Bring your dancing shoes say funk specialists James Brown Is Annie who play Mad Hatters in Inverness on Saturday
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Guaranteed to spark a venue alive, funk and RnB masters James Brown Is Annie have honed their talent for creating music that audiences want to dance to.
They have earned a reputation as a band to be reckoned with and have attracted the attention of Scottish funk legend Hamish Stuart of the Average White Band who has gone on to play with them.
It's been a while since they have hit Mad Hatters in Inverness, but expect them on Saturday.
So just how long has it been?
Guitarist and founding member Barry Gordon, originally from Caithness, has that answer – and many others!
Q When did you last play in the North?
A Due to Covid, the past two years have felt like an eternity, so it must have been around the time the wheel was invented. I’m joking, of course. Last time we played in the North was in April 2019 – at The Old Library in Kirkwall, Orkney. A terrific venue. After three years away, we’re certainly looking forward to travelling back up the A9 again. We can’t wait.
Q Did you do much during Covid lockdowns?
A JBiA tends to work best playing off one another in the rehearsal room, so recording anything – remotely – during lockdown wasn’t really an option. When we were allowed back into the rehearsal studio, though, we started writing some new material: more direct funk stuff. I’d made friends with some animators during that time, so I’d take some of those jam session recordings and match them to my friends’ animated loops. I loved the visual aspect of it, and it kept our followers on social media entertained at a time when it was near impossible for a lot of artists to keep coming up with suitable, meaningful content.
I also decided to get acquainted with audio recording software during lockdown, write my own music from home (for fun and to keep busy), and ask a few musician friends to contribute towards those demo recordings. Before I knew it, I had a full album’s worth of RnB material fully demoed. Restrictions had eased a little by then, so I managed to acquire Creative Scotland funding to record the music with almost 20 other people at Chamber Studio in Edinburgh. It was mad. A lot of fun. I couldn’t believe it was happening.
Better yet, Hamish Stuart of Average White Band– who JBiA had worked with before – came onboard to produce it. I decided to name it The Tomorrow Band (a positive, forward-looking name, and which is also a nod to JBiA) and we played our first show at the Edinburgh Jazz & Blues Festival last year. Last week, all 12 of us in the group – everyone in JBiA is in the band – played a few shows in Aberdeen, Newcastle and Glasgow with Hamish. I still can’t believe it’s gone from an idea to a reality.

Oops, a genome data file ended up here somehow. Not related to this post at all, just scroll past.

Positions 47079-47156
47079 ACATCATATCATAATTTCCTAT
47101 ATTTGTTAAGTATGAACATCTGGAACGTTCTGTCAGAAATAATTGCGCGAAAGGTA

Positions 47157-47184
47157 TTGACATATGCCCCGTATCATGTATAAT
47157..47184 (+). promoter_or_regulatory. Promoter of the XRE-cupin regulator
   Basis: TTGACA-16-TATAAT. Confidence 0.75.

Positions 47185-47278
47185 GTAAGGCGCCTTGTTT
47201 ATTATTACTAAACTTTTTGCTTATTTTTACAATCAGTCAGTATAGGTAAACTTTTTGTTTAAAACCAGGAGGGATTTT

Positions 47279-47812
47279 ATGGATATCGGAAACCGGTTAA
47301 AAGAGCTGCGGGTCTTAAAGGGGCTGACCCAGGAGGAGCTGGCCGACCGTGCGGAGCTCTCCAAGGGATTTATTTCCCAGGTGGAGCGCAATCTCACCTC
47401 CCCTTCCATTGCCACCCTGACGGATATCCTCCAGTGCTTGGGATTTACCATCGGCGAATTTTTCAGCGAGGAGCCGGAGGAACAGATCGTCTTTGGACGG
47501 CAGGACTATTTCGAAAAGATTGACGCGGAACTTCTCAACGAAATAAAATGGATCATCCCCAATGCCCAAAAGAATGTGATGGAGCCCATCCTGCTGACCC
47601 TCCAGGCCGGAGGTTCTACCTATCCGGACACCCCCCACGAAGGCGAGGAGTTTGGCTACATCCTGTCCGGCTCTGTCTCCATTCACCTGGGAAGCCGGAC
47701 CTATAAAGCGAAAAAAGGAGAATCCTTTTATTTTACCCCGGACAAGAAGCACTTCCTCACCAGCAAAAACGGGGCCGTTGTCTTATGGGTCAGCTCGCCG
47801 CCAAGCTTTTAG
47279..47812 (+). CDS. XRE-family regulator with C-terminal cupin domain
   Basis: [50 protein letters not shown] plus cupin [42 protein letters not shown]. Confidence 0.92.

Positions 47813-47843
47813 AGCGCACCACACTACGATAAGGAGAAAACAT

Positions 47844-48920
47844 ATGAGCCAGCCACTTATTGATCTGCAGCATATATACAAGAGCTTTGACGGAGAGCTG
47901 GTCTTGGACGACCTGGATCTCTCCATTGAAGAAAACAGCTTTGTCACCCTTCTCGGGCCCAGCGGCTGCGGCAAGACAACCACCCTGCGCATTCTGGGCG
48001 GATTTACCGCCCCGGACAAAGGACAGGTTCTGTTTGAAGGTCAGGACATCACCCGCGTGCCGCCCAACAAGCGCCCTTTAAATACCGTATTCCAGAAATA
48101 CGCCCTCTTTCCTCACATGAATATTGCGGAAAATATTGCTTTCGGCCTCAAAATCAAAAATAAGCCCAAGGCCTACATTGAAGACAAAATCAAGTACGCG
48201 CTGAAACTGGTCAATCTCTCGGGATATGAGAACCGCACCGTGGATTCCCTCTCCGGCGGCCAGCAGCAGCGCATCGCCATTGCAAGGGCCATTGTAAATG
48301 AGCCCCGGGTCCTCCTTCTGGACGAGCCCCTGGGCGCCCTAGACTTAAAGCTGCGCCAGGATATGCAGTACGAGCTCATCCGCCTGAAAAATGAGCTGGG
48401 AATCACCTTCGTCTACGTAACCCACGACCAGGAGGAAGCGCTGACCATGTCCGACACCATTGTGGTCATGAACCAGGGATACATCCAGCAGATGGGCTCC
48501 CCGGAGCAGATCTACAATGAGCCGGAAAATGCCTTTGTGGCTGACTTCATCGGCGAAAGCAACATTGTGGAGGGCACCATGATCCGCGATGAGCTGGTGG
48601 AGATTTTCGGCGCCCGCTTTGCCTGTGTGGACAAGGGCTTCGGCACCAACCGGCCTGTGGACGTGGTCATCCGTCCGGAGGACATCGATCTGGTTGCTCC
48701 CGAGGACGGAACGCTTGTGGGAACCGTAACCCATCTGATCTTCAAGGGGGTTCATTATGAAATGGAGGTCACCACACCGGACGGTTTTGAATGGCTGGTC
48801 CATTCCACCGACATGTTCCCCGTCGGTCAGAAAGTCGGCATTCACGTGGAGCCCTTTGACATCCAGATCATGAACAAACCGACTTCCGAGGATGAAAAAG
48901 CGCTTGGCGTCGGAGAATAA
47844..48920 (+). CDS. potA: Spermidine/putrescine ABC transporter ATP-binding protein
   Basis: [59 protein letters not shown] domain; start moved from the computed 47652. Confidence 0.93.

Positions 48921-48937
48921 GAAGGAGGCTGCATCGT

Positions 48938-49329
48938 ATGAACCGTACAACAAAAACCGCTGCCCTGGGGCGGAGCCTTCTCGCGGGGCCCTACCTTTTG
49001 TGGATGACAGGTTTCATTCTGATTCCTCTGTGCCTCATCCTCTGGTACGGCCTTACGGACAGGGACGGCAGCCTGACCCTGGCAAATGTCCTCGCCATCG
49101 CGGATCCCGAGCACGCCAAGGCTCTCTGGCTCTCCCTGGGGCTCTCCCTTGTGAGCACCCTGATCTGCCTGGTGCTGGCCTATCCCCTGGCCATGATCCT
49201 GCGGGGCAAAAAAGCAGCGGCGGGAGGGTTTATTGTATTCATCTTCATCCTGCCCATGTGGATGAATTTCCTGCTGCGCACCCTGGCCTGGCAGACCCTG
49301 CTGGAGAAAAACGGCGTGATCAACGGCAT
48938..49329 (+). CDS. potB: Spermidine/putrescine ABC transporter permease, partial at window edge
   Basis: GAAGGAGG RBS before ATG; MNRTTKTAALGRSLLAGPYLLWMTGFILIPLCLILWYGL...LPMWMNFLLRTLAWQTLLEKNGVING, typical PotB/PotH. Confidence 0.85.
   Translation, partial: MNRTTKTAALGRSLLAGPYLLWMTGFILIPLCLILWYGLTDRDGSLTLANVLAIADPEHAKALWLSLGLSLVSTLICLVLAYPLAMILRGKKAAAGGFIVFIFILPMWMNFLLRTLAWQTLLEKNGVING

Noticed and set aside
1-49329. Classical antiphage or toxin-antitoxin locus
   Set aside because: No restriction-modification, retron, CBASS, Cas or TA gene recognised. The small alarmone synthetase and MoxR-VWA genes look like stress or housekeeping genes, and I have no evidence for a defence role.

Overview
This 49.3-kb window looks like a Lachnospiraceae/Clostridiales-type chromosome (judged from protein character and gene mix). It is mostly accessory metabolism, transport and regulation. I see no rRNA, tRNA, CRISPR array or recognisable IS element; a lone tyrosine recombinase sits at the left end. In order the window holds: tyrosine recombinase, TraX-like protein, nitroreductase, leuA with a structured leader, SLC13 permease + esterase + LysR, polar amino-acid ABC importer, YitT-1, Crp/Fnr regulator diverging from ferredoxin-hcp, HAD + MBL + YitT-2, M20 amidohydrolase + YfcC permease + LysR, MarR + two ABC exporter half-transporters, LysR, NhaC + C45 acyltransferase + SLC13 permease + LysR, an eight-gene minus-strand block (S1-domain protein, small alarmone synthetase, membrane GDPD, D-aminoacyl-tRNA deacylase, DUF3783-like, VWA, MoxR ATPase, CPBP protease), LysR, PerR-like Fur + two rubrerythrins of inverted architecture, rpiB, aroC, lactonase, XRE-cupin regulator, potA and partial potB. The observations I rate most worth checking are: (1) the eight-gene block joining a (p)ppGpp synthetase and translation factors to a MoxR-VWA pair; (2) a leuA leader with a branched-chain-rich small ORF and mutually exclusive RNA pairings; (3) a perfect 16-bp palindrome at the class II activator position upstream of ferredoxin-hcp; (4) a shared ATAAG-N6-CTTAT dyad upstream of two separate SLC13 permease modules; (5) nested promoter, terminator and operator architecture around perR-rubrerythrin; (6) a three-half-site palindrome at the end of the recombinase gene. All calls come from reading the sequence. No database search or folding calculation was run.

That said, I’m looking forward to JBiA hopefully recording a new album later this year. The band’s musicians are on fire at the moment.
Q What adventures have you been up to?
A We’d been gigging pretty steadily up until Covid hit. In fact, one of our last shows before Covid was at the Hampstead Jazz Club in London – which turned out to be our final gig with our former frontman, Aki Remally. He had just taken on extra responsibilities at The Jazz Bar in Edinburgh, where he is venue manager, so his time for touring was increasingly limited. He gave the band seven great years and I learned a lot from him during that time. I still miss him.
Fortunately, one of the band’s original founding members, Isaac Sutherland, returned to the group, and we were delighted to have Lyle Watt – best known for playing in Blue Rose Code, and who, like myself and Isaac, is from Caithness – come onboard as a lead-guitarist. Lyle had depped with JBiA before so we already knew each other well.
Q Describe JBiA's music?
A To paraphrase one of your own quotes about us, Margaret: full-fat, whipped up, calorie-laden funk and soul. With a jazzy twist. If you’re coming along to see us – and we hope you are – be sure to bring your dancing shoes.
Q What will you be playing at Mad Hatters?
A We’ll be playing all our best-known material. And for anyone who has seen us play at the venue before, they’ll definitely get to hear a few new things from us, too.
Q What will you be playing at Mad Hatters in Inverness on Saturday?
A We'll be playing all our best-known material. And for anyone who has seen us play at the venue before, they'll definitely get to hear a few new things from us, too.
Q What will the rest of the year hold?
A Gig-wise, JBiA have got a few festival shows booked – Doune The Rabbit Hole in Stirlingshire being one we're looking forward to in particular. We'll be hitting up a few of the jazz clubs in England later in the year, too, and sharing a stage with our good friend, Hamish Stuart, again. We'll be back up north at the end of April, though – for a two-night stint at Lyth Arts Centre in Caithness. And with any luck we'll get that tricky third album recorded and released. The Tomorrow Band will also be playing a few shows around the country as well – rumour is we might even make it to Inverness. Watch this space, as they say...
James Brown Is Annie at Mad Hatters, Inverness, on Saturday (Feb 19). For more on the band go to Facebook: @Earls.Of.Caithness and follow them on Twitter: JBisAnnie
Find seven of their releases on their bandcamp: jbia.bandcamp.com